Sure, riffing on the standards is what chefs do. But sometimes, resetting that mindset, getting back to basics and revisiting classic sandwiches can lead to menu items that’ll have your customers saying, “Hello, old friend.”
By returning to the original components of iconic sandwiches and tweaking minimally—better ingredients, subtle additions—smart chefs are making the most of not reinventing the wheel.
A redesigned dining hall at Lindenwood University in St. Charles, Mo., has meant an updated look and new concepts, but students tend to prefer the back-to-basics approach when it comes to their favorite sandwiches.
“This may sound weird coming from a chef, but with certain things I don’t get too creative,” says Steve Giuffrida, chef with Pedestal Foods at Lindenwood University. “Sometimes people just really want the classics.”
Sometimes, the best sandwiches are also great ways to cut down on food waste and use everything efficiently. Photo: Thinkstock
At Lindenwood University, those classics include ham and cheese, which Giuffrida has not reinvented, but elevated.
“Let’s look at the products you’re using. The kind of ham, and your bread is a big thing; you can find some really great breads,” he says. “And for grilled cheese, there are so many ways you can go. Why not use brioche and feta cheese?”
And good old American cheese still has a place on grilled cheese and many other sandwiches, with the kitchen at Lindenwood University going through about 40 pounds a week of the familiar sliced squares.
SASSY SUB: This sub, by Pedestal Foods, combines the smokey flavor of bacon with the heat of jalepeños. Photo: Pedestal Foods
Chicken salad sandwiches get punched up with a smoky flavor that comes from barbecued chicken from a smoker in the back. Chicken legs, with their higher fat content, are best for this application, Giuffrida says. The smoker handles not only the chicken, but also other meats—including brisket—that’s shredded for sandwiches.
Regional Sandwiches for the Win
At Beacon Hill at Eastgate, a continuing care retirement community in Grand Rapids, Mich., classic sandwiches are a surefire shortcut to comfort food. Sous Chef Bobby Gillum, who oversees the Bistro at Beacon Hill, keeps a lot of venerable sandwiches on the rotation, including some regional favorites.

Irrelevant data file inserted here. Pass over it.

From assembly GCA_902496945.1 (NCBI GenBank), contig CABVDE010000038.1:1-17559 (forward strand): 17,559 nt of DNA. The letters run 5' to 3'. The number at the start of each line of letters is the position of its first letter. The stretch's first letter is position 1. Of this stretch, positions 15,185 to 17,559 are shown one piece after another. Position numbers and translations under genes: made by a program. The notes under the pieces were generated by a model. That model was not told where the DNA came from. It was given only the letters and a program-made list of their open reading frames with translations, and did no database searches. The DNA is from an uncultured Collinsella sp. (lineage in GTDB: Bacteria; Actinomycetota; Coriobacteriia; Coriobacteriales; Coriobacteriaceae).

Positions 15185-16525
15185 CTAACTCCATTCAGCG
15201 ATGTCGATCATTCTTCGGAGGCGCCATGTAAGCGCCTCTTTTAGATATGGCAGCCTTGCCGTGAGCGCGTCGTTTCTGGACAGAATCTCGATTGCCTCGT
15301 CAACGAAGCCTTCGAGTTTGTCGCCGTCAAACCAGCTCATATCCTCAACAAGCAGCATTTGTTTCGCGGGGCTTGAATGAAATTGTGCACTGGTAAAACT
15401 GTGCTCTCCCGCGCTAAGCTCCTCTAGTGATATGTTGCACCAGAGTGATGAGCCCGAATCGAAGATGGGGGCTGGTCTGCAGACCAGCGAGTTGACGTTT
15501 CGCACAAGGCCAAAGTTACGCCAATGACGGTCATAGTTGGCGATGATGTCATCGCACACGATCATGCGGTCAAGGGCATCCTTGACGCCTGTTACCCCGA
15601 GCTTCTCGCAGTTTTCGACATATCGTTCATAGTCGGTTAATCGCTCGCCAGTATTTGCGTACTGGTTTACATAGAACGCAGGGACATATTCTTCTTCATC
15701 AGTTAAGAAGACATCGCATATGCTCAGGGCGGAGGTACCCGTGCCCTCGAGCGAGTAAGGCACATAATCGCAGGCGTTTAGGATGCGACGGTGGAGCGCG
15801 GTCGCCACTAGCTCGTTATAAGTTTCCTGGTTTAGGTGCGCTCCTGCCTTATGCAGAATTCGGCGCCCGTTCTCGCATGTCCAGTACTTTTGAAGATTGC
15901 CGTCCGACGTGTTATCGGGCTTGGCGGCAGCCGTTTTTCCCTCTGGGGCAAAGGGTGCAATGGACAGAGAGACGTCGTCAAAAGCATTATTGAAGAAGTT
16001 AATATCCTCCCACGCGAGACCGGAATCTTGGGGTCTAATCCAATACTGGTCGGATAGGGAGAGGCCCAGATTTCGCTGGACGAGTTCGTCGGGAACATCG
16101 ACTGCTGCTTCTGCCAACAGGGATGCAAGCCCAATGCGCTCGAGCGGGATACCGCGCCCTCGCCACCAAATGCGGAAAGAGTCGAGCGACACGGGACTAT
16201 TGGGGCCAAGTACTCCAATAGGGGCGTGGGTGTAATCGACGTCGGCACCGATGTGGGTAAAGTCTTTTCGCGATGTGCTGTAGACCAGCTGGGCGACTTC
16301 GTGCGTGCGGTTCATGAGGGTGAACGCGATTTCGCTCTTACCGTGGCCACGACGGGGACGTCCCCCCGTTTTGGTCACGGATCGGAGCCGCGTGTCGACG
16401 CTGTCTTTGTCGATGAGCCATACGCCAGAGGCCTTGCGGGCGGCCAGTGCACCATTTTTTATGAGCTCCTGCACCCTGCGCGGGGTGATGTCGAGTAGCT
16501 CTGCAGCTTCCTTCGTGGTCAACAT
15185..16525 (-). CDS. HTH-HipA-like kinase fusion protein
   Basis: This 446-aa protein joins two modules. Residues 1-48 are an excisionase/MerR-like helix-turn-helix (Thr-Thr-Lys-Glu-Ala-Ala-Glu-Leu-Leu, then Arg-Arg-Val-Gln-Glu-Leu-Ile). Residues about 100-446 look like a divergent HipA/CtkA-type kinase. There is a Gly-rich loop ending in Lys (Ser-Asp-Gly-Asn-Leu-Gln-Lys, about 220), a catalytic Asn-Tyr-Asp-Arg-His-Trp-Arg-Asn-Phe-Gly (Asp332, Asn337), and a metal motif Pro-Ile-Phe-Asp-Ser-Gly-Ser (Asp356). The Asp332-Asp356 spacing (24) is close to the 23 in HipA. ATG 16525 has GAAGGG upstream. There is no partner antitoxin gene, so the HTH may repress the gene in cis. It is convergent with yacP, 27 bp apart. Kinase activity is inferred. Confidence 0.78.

“The Boathouse is an old-school sandwich that’s served open faced on an English muffin,” Gillum says.
“There’s ham, turkey and a large slice of heirloom tomato, all topped with hollandaise sauce.
Everyone really loves those. It’s from a recipe I remember from one of my first serving jobs at a fine-dining place in Northern Michigan that was on their lunch menu 28 years ago.”
The Boathouse is a Michigan take on another, more famous sandwich: the Kentucky hot brown, which is sliced turkey on white toast with Mornay sauce.
Other sandwiches at the Bistro also represent old standards that are still going strong: ham salad, almond chicken salad, hot ham and cheese and a take on the French dip that uses pork instead of beef. “We call it the pork dip,” Gillum says, describing a savory sandwich on housemade baguettes with roasted, shaved pork and spinach that’s been sautéed with garlic. Pork drippings from the roast make up the dip.
Sometimes, the best sandwiches are also great ways to cut down on food waste and use everything efficiently.
“When the night crew does a big pork roast or ham, the next day I’ll use what’s left for the pork dip or the ham salad sandwich,” Gillum says.
Subs with a Side of Nostalgia
Some call them hoagies or grinders, others call them submarine sandwiches or heroes. The classic Italian sub, filled with spicy cold cuts, has gotten a few adjustments to be school food ready at Vallejo City Unified School District in California.
“Right now, we’re doing a classic Italian sub sandwich with ham, salami, pepperoni, cheese and dill pickles,” says Kerri Braverman, M.S., director of student nutrition services, warehouse and reprographics. “Students love subs because they’re a hearty lunch and they’re a classic, familiar food.”
In order to meet federal school meal guidelines, the subs are made with turkey ham, turkey salami, turkey pepperoni and a whole-grain submarine roll.
Another spot where subs are rising to the top is Rocket Subs, a self-branded concept at the University of Connecticut with the tagline “made-to-order sandwiches that are out of this world.”
Rocket Subs has two locations on campus, with a retro-cool look. True to the space-age theme, classic sub sandwiches are given names like Sputnik (turkey, ham and Russian dressing), Neptune (tuna salad) and Mercury (a vegetarian sub with flame-roasted veggies).
RETRO RULES: UConn's Rocket Subs has two locations on campus, with a retro-cool look that's true to the space-age theme. It creates sandwiches with a side of old-school cool. Two photos above: Rocket Subs